Coming off the road after Sound of Silver, Murphy returned to his DJ roots in NYC, sending out last-minute personal e-mail invites to parties that announced, as one example: “we won’t do that thing we do when we get too drunk. we promise. we’ll keep it together. we won’t totally ditch you and disappear into the bathroom and shit.” (I’d already moved upstate this point and could never drop everything and get to one of these soirees, even those that assured me that as part of the “original” DFA list, my name would be on the door. That either makes me hipper-than-thou or terminally lame. Perhaps both!)
Finally, the night Barack Obama was elected President, back before we all had instant communication via Twitter, Murphy sent out a mass e-mail that was short and sweet and which will forever endear himself to me:
“Just saying…” it began.
“Our country has a black president. how about yours?”
Somehow, I couldn’t imagine Jay-Z doing likewise.
9: THEY WERE POPULAR
We love our acts when they’re cults. We love them partly because we know the rest of the world knows so very little about them. That, after all, was the lyrical essence behind “Losing My Edge.” But our tastes eventually need validation from a wider group of people. Fortunately, LCD Soundsystem received that validation in the form of Grammy Nominations, Top 10 albums in the UK and USA and no doubt many other “lesser territories aside,” an unauthorized online remix album released the same bloody month as Sound of Silver hit the stores, and top place or thereabouts in an almost endless array of Critical Lists. Pitchfork Media, whose own rise rather mirrored that of LCD (it made sense that it was pitchfork.tv invite to stream the last concert from Madison Square Garden) proclaimed “All My Friends” the second best song of the 2000s. And they were half right.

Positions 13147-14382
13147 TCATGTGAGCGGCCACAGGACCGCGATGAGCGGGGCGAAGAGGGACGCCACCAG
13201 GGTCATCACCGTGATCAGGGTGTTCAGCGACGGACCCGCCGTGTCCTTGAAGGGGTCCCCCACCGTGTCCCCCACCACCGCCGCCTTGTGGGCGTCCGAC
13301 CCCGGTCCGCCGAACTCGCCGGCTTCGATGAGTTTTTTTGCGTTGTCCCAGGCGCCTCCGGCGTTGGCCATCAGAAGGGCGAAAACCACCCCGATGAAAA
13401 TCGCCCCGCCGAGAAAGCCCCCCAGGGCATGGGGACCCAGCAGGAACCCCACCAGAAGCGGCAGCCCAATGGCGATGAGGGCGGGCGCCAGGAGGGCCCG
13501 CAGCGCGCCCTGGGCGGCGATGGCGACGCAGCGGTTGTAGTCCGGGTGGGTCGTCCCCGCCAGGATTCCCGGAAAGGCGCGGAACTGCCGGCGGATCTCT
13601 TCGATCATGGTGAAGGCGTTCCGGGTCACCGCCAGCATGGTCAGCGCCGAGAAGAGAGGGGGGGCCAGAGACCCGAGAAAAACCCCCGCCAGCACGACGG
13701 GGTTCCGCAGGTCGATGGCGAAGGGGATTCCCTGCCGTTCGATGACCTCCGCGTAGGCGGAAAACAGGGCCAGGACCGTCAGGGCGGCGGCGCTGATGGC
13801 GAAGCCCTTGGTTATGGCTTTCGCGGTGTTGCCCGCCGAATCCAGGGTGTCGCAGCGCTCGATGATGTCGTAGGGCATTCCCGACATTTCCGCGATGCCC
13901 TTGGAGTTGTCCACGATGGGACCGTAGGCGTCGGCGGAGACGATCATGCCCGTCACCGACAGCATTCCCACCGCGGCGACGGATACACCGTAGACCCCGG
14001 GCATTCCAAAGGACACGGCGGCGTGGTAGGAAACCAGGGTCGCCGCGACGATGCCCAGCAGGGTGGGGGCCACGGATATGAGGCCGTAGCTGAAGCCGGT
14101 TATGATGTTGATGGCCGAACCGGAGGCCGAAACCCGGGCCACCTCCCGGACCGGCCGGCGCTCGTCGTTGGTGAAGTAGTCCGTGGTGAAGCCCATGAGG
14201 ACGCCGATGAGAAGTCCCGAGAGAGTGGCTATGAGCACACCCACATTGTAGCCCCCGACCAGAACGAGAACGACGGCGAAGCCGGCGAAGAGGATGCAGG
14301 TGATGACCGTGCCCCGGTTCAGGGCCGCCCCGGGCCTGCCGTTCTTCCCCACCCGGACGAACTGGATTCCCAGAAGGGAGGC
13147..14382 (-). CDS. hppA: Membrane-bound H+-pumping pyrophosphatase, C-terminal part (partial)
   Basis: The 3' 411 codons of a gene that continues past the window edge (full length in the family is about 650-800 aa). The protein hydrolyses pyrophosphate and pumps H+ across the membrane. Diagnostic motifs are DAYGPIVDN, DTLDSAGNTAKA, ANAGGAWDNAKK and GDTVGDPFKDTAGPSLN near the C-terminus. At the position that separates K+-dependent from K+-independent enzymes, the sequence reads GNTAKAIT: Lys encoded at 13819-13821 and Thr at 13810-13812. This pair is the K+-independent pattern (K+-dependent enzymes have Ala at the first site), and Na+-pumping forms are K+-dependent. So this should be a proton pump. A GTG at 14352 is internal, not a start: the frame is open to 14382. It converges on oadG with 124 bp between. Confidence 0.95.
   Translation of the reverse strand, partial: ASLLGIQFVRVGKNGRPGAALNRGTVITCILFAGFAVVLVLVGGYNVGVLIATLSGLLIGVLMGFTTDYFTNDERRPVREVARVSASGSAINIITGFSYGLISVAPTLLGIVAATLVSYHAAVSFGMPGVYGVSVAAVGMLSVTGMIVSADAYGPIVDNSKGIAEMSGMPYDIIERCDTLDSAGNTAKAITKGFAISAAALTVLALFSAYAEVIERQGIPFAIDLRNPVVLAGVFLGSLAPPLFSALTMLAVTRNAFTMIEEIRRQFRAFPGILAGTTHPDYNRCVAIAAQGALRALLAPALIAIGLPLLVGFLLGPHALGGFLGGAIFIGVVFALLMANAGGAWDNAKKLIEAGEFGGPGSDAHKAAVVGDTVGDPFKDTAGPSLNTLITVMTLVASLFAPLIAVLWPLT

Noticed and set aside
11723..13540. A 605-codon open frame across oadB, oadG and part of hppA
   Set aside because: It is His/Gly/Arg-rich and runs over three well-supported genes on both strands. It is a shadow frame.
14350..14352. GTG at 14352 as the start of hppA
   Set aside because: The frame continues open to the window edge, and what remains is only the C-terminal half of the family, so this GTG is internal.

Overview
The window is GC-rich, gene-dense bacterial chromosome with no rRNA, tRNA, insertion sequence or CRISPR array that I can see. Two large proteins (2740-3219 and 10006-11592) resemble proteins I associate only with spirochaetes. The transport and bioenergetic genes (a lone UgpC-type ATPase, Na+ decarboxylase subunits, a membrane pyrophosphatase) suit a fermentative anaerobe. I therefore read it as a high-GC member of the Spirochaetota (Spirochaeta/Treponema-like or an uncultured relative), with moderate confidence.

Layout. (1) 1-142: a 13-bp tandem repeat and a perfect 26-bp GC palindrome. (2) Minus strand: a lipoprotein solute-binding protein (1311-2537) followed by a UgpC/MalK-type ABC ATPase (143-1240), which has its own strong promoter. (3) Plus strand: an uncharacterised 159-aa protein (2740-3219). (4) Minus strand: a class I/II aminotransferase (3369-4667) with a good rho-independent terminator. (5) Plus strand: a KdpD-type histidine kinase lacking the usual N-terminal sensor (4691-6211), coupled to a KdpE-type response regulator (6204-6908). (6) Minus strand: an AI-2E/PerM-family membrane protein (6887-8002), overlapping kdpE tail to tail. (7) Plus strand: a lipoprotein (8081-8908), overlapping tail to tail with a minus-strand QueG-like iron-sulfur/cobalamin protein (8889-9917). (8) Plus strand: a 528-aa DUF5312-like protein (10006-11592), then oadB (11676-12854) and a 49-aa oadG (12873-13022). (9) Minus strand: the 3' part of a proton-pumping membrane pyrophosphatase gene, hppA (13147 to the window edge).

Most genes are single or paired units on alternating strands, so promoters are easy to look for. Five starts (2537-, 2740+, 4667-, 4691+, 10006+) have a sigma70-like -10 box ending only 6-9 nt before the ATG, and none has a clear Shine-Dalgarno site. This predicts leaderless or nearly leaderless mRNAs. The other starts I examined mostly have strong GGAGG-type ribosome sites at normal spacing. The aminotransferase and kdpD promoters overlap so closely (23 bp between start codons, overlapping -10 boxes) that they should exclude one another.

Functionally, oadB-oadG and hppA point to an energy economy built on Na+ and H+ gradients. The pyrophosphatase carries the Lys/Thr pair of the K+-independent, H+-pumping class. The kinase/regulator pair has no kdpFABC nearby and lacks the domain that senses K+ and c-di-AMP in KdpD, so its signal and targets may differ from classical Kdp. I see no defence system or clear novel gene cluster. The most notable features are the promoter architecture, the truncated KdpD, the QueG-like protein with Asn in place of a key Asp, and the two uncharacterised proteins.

10: THEY WERE NEW YORK CITY
The greatest groups are always a product of their social environment, and LCD Soundsystem, from first note to last, were the living breathing embodiment of a certain type of New York City. It was there, in the opening lyrics of “Losing My Edge”; it was there, in the pulsating post-punk revivalist rhythms of “Yeah”; it was there, in countless references to the five Boroughs across any number of songs; it was there, in the clothing, the videos, the photos, the visuals; it was there, in the shout-outs on the Sound of Silver credits, which could serve as a time capsule who-was-who of downtown NYC circa 2006; it was there, in the choice of closing support band, Liquid Liquid, whose early 80s percussive funk was such a clear influence on LCD’s own relentless love of cowbell and conga. And it was there, of course, in “New York I Love You But You’re Bringing Me Down,” the last song they ever played. (At least until they reform.)
By the time that song was released, in 2007, I’d already abandoned my gentrified Brooklyn neighborhood for the greener, more open pastures of Woodstock-area Catskills. That made “New York I Love You” especially bittersweet: Murphy’s lyrics seemed to posthumously confirm some of our reasons for leaving, just as those early 12”s “Losing My Edge” and “Yeah” had brought me back into contact with my inner DJ, and helped inspire me to play parties again – encouraged in part by the fact that I was only five years older than that ultimate NYC scenester Murphy.
At some point in the future, aliens will come to earth and seek out the soundtrack of the This-is-Happening white boy (and girl) New York City from the first decade of the 21st Century. They will find it to some extent in the Strokes, in Interpol, in the Yeah Yeah Yeahs and TV On The Radio, along with any number of American heartland (and foreign) transplants who relocated to Brooklyn after 2001 to be at the center of the musical universe. But they will find it most effortlessly, most emotionally, and – crucially – most variably, in the music of LCD Soundsystem. Thank you. We loved you. And when you did bring us down, at least you did so with a celebratory farewell. As I oh–so-fashionably tweeted the morning after the Madison Square Garden goodbye, “That was some break-up sex. And almost four hours of it.”